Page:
Fishing License Requirements for Private Property in Wyoming: What You Should Know

Do You Need a Fishing License for Private Property in Wyoming?


Fishing is a popular recreational activity that attracts enthusiasts from all over the country. However, before casting your line into the pristine waters of Wyoming, it’s important to understand the regulations and requirements surrounding fishing licenses—especially when it comes to private property. In this blog post, we’ll explore whether you need a fishing license for private property in Wyoming and provide you with all the information you need to enjoy your angling adventures legally.

The Basic Requirements

To fish legally in Wyoming, anglers typically require a valid fishing license issued by the state’s Fish and Game Department. This helps regulate and conserve fish populations while supporting wildlife management efforts. However, there are certain exceptions that apply to fishing on private property.

Fishing Licenses for Private Property Owners

If you own private property in Wyoming that includes ponds or lakes stocked with fish or have access rights granted by landowners who allow public fishing, then you don’t need a separate fishing license to cast your line within those boundaries. The state recognizes these instances as “private lands open to public” where anglers can freely fish without obtaining an additional permit.

Important Considerations:

  • Verification of Ownership:
  • If someone questions your right to fish on private property without a license, having proper documentation proving ownership is crucial.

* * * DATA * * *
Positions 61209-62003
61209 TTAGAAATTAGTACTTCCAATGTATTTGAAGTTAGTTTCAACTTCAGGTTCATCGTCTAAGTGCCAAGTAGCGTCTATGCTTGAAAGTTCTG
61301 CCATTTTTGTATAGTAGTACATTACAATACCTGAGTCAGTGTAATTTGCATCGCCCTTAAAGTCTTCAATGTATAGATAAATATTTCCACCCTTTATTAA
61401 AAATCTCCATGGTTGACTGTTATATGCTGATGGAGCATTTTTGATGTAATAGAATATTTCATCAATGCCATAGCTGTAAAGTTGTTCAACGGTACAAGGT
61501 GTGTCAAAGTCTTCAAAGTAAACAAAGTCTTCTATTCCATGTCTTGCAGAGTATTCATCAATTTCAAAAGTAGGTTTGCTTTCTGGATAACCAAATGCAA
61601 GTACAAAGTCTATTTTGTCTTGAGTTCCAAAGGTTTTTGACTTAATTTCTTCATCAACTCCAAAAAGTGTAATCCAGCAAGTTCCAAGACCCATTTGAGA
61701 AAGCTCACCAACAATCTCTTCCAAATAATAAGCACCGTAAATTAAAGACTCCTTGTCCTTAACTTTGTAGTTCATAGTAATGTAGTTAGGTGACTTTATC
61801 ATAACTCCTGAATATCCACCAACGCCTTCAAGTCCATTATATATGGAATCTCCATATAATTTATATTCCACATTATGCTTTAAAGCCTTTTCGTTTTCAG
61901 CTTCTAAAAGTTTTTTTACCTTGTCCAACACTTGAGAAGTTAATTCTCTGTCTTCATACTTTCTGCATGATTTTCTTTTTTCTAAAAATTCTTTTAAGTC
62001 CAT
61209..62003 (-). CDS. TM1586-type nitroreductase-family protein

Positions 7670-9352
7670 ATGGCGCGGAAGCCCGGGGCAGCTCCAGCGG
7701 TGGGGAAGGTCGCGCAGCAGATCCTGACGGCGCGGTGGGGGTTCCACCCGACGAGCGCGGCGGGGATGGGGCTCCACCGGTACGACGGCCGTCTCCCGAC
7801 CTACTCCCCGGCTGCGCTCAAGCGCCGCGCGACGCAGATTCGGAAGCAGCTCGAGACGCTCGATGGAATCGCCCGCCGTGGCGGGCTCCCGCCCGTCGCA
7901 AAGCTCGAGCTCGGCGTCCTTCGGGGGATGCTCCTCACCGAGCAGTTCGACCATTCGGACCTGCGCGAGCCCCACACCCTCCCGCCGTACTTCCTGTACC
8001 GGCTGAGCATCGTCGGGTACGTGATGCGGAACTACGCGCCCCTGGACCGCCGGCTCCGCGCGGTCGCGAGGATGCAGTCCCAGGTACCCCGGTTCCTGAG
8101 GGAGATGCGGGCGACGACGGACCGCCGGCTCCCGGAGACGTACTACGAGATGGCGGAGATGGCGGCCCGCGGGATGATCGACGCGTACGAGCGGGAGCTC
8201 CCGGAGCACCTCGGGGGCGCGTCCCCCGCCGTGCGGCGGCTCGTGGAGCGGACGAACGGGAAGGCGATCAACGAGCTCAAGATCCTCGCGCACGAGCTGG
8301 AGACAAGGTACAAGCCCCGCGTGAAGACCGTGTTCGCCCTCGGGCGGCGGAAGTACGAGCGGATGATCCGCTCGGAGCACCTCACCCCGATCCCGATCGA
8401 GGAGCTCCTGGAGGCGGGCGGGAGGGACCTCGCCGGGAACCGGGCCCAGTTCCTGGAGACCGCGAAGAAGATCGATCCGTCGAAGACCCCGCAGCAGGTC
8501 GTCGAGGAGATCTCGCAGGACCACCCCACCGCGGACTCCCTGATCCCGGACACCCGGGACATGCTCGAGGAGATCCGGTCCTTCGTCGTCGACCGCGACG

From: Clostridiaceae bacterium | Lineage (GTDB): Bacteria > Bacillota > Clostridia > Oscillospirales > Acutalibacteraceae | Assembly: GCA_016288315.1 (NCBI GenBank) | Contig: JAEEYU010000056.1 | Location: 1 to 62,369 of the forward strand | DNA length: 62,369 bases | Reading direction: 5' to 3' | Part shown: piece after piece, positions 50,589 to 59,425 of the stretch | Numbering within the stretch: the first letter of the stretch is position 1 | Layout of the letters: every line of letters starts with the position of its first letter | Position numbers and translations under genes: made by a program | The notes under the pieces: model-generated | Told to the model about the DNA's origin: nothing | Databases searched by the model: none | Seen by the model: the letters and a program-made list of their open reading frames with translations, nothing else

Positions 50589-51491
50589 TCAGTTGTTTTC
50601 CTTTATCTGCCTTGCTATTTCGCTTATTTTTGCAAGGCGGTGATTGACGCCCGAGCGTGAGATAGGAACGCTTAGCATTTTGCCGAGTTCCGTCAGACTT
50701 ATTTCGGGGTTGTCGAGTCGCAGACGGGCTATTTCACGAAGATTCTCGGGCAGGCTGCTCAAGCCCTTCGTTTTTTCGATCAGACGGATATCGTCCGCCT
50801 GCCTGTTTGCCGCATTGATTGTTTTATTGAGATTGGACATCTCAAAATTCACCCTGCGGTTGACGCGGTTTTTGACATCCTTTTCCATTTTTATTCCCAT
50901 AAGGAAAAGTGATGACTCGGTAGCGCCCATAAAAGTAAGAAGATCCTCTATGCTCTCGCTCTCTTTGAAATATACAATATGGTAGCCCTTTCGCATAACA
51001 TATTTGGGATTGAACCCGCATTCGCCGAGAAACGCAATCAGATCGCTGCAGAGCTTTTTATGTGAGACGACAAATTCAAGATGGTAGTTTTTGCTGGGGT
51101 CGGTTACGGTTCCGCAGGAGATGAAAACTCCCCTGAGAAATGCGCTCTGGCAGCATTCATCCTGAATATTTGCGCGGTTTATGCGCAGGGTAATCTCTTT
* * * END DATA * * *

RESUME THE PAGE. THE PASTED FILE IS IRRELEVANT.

• Boundary Awareness:
  • To avoid mistakenly trespassing onto neighboring properties while enjoying your favorite pastime on privately owned land, always be aware of clear boundary markers or consult with landowners beforehand.

  • Pond Stocking Regulations:
  • Note that even if you own private water bodies like ponds, specific regulations might apply to stocking fish species. Familiarize yourself with any relevant rules and obtain necessary permits or permissions if required.

Public Access on Private Property

Wyoming boasts a unique program called “Access Yes,” which encourages landowners to provide public access through their private property for recreational activities like fishing. Through this voluntary program, landowners receive compensation for allowing public entry while ensuring responsible use of the land. By taking advantage of “Access Yes” properties, anglers can enjoy fishing in beautiful settings without needing an additional license.

How to Find Accessible Properties?

The Wyoming Game and Fish Department provides an interactive online map called “Map It!,” which allows users to identify locations where they can access private lands open for fishing and other outdoor pursuits.

Fishing Licenses Beyond Private Property Boundaries

It’s worth noting that if you plan to fish outside the confines of private property—for example, in rivers, streams, lakes within national forests or parks—then a valid Wyoming fishing license is mandatory. Different licenses are available depending on your residency status, age group (youth/adult), duration (annual/daily), and whether you require a conservation stamp.

Purchasing Your Fishing License:

You can conveniently purchase your Wyoming fishing license online through the dedicated portal provided by the state’s Fish and Game Department. The process is simple and ensures compliance with all regulations.


While obtaining a fishing license may be mandatory for most situations in Wyoming, including angling on public waters outside privately owned boundaries, there are exceptions when it comes to private property rights. If you own or have permission from landowners who allow public access on their property or take advantage of the “Access Yes” program’s designated areas—we hope this blog post has provided clarity on the fishing license requirements for private property in Wyoming. Remember, responsible angling not only ensures compliance with regulations but also contributes to the preservation and sustainability of Wyoming’s natural resources. Happy fishing!